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Gotu kola

(Centella asiatica)



Gotu kola (Centella asiatica) grows commonly in warm swampy areas of India, Africa, India, Madagascar, North and South America, China, Indonesia, and Australia. In India it has been used in traditional Ayurvedic medicine for a variety of conditions ranging from wound healing to tuberculosis, leprosy and as an aid to memory and brain function. Gotu kola is said to be one of the most important rejuvenating herbs in Ayurvedic medicine. In traditional Chinese medicine, the herb was a principal ingredient in an elixir called 'fo ti tieng', a mixture that was called the fountain of youth.

The main active compound in gotu kola is asiaticoside. This has antibiotic properties and also has beneficial effects in the treatment of wounds, where it speeds healing and reduces scarring. In one study, in which an extract of Gotu kola was applied to 20 people suffering with slow healing wounds: 64% of the wounds healed completely and 16% improved considerably. When taken long term, gotu kola can help maintain a youthful appearance of skin by limiting the build-up of collagens - a visible sign of aging.

Asiaticoside has been used successfully to treat varicose veins by strengthening the capillaries, phlebitis (inflammation of the veins), as well as leg cramps, edema and under-eye circles. It has also been used to treat localized inflammation and infection, and to aid post-surgery recovery.

Asiaticoside has strong antioxidant properties. According to recent studies, gotu kola support for healthy memory function. A study conducted in 1992 by K. Nalini at Kasturba Medical College showed an impressive improvement in memory in rats which were treated with the extract (orally) daily for 14 days before the experiment. The retention of learned behavior in the rats treated with gotu kola was three times better than that in control animals. Preliminary results in one clinical trial with mentally retarded children was shown to increase scores on intelligence tests (Bagchi, 1989). This herb has also been studied for its radio-protective qualities. In mouse studies, it was found to significantly in crease survival in animals exposed to gamma radiation.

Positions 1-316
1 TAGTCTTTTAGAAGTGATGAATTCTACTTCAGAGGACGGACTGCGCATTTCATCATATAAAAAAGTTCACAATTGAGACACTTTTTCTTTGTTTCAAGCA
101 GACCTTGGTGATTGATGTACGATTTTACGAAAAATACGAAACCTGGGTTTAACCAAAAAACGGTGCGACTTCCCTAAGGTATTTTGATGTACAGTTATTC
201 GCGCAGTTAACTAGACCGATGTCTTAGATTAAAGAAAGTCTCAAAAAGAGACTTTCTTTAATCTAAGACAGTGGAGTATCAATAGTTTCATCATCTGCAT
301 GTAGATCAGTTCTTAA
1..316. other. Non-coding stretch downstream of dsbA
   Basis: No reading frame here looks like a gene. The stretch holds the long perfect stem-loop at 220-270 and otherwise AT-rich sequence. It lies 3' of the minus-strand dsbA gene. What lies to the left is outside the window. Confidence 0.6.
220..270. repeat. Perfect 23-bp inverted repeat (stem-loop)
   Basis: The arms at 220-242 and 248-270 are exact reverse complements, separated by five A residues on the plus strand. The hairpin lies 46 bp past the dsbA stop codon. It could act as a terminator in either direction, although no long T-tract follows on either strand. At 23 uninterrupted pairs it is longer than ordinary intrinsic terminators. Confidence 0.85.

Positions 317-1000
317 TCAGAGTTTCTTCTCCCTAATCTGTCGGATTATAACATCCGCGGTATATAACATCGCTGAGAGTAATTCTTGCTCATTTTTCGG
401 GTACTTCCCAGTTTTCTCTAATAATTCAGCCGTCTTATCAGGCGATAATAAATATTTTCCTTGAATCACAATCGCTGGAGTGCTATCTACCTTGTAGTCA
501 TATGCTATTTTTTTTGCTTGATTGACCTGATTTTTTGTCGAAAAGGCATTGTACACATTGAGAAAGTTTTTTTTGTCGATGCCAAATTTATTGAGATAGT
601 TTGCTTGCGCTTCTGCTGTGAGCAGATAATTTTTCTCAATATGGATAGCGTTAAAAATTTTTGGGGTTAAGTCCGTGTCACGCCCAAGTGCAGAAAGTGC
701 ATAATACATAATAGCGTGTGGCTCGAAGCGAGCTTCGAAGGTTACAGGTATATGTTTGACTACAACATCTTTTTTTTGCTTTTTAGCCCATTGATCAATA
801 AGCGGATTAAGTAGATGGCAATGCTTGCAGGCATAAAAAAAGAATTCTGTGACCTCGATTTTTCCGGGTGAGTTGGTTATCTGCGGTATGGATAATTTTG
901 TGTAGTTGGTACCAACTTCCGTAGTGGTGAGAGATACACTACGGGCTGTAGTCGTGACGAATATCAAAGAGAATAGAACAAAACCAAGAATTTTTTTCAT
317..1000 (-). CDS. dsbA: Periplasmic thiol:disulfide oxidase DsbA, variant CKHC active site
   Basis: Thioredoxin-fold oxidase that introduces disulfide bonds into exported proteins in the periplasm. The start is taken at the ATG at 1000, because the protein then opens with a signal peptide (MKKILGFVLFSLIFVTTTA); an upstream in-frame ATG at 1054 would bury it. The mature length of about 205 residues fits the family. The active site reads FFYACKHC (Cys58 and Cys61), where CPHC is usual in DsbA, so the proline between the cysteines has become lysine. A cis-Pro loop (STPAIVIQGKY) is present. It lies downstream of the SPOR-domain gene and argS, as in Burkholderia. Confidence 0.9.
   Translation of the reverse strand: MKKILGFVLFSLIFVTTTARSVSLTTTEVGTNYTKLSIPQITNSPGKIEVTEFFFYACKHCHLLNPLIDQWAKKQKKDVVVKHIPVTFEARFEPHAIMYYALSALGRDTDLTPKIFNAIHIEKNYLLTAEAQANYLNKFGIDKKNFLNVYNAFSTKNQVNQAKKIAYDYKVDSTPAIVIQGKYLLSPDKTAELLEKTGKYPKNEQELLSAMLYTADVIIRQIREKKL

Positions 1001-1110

Some of the other chemical constituents in the plant include the durectics brahmoside and brahminoside which have a slightly sedative action that can help with chronic anxiety, and madecassoside, a glycoside that is a strong anti-inflammatory agent.


Gotu kola is available as dried, ground material, as tinctures and liquid extract, creams, tablets, capsules and teas. It is is also sometimes administered by intramuscular injection. The dried herb or tea can be stored for several years in a tightly sealed bag or container without losing potency. A typical supplemental dose of the raw herb would be 1-4 grams taken up to three times per day. This roughly equates to 400mg of extract standardised to 10% asiaticoside or 100mg of 40% standardised extract.


In general there are no contraindications for normal intake, but gotu kola inhibits the functioning of enzymes CYP2C9, CYP2D6 and CYP3A4, responsible for the liver to metabolize some drugs, which might potentially cause problems if taken with hepatotoxic drugs.



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